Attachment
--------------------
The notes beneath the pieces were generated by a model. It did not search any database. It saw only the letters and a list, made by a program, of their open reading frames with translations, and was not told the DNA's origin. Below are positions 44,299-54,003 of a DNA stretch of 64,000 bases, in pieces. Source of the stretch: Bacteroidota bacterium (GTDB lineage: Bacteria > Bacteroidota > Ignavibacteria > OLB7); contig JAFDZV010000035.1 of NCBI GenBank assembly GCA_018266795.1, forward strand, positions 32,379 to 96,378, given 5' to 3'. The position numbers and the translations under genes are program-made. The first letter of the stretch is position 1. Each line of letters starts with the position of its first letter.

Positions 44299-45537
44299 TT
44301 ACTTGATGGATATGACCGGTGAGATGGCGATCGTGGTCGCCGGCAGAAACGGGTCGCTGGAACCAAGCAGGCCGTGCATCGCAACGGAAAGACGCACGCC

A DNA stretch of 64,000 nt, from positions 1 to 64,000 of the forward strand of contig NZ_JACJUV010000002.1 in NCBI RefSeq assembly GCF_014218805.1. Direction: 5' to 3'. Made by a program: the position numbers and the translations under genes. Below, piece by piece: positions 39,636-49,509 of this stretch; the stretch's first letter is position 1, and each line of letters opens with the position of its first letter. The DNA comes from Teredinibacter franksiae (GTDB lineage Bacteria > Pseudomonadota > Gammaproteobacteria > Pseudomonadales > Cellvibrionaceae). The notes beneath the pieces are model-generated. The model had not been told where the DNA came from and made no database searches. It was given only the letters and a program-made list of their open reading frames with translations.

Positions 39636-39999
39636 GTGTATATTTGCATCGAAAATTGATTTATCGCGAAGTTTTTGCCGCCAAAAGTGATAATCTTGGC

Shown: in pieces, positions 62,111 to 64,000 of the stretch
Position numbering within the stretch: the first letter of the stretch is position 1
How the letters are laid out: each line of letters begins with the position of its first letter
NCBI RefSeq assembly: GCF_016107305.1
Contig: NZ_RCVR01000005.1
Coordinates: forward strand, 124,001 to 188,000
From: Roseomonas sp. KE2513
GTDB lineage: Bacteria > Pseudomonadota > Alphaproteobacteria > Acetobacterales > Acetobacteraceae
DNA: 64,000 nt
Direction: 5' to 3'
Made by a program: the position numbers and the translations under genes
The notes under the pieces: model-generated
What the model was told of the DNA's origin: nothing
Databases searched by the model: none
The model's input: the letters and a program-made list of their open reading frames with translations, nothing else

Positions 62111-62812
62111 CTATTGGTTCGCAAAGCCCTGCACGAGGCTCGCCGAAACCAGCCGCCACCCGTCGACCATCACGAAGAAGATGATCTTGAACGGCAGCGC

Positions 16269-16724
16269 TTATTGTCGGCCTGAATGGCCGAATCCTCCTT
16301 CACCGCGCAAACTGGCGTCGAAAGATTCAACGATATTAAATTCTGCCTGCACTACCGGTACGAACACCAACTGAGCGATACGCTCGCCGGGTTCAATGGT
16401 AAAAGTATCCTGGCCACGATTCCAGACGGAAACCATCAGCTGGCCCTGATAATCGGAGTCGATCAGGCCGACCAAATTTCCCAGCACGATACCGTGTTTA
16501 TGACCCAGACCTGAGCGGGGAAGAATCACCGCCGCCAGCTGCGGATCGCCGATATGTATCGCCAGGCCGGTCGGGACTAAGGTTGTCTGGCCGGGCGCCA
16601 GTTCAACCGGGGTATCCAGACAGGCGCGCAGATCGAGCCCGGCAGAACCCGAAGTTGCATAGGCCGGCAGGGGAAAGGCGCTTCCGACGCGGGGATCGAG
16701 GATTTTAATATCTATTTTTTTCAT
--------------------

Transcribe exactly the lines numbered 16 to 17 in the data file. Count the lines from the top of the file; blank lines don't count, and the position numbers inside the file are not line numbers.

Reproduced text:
DNA: 64,000 nt
Direction: 5' to 3'